Changes Could Come for State's Charter School Cap
Thirty-five new charter school permits could be issued every year under the newest version of a bill that aims to improve accessibility to open enrollment charters. An earlier version of Senate Bill 2 would have allowed for unlimited growth of charter schools.
The amendments to Sen. Dan Patrick’s (R-Houston) bill were offered during this morning’s senate hearing on education.
Under the new text, independent school districts would also not be required to sell or lease facilities to charter schools; however, independent school districts would be required to give charter schools the right of first refusal, meaning that the ISD would have to post the property and consider a charter school offer to buy or lease the facility before considering any other offer.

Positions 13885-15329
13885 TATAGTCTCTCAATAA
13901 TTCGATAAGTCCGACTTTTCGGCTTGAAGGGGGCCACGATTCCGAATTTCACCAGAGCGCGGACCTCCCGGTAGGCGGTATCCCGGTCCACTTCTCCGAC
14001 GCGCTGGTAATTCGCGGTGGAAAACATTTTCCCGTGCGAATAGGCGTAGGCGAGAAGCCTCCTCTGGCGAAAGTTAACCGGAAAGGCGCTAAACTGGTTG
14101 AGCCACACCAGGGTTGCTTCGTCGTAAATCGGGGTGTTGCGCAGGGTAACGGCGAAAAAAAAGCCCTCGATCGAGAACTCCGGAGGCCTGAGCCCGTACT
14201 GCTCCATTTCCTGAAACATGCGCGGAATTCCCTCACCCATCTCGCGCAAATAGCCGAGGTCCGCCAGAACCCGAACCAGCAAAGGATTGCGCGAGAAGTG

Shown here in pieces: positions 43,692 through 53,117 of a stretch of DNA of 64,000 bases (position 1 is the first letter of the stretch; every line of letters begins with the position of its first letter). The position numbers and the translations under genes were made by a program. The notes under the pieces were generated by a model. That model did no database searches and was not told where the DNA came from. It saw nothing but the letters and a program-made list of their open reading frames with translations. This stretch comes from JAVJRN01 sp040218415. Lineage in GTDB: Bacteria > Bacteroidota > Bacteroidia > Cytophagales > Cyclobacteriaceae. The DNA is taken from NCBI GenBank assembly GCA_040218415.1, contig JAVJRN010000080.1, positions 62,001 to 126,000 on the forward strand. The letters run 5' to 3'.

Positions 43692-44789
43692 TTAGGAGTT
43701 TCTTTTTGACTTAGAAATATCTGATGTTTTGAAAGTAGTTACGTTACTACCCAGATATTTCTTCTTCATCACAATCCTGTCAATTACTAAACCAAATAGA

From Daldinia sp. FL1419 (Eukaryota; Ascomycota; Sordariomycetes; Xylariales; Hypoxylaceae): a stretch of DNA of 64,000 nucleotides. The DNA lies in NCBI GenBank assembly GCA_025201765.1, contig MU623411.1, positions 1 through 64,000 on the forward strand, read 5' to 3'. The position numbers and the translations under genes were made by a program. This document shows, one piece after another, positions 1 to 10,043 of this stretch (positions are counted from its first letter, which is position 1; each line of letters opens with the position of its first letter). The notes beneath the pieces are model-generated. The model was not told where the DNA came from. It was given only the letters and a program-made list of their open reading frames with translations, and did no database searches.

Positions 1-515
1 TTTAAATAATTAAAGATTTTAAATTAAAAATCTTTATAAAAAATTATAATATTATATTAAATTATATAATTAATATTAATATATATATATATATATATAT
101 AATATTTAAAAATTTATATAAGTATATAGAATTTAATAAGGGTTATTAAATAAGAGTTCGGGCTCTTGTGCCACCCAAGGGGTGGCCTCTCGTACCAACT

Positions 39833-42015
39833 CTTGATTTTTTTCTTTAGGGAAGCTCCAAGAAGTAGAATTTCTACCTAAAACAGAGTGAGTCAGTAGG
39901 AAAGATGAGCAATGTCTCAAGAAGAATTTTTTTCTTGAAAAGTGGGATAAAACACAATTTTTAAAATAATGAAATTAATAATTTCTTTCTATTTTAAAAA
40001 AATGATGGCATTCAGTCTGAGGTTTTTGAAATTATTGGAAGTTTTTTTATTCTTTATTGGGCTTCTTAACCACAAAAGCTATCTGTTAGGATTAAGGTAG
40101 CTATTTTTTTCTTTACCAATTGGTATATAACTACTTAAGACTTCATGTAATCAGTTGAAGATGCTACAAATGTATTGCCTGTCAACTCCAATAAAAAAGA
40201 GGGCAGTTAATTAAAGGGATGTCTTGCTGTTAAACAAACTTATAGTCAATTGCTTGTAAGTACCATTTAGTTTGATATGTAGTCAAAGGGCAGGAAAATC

Inside and outside of the committee, the cap on charter schools, currently at 215, is a source of debate.
Texas Charter School Association Director David Dunn called the bill, "the greatest strengthening of the Texas charter school law since its adoption in 1995." While Dunn supports the bill in its original text, he said the amendments would still provide a robust environment for the growth of charter schools.
Dunn called expanding open-enrollment schools a necessary condition to meet Texas’ demand, which has more than 100,000 kids on the waiting list.
Critics of charter schools point to their use of public money and the fact they are less regulated than traditional public schools.
A vote on Senator Dan Patrick’s bill is scheduled for Tuesday.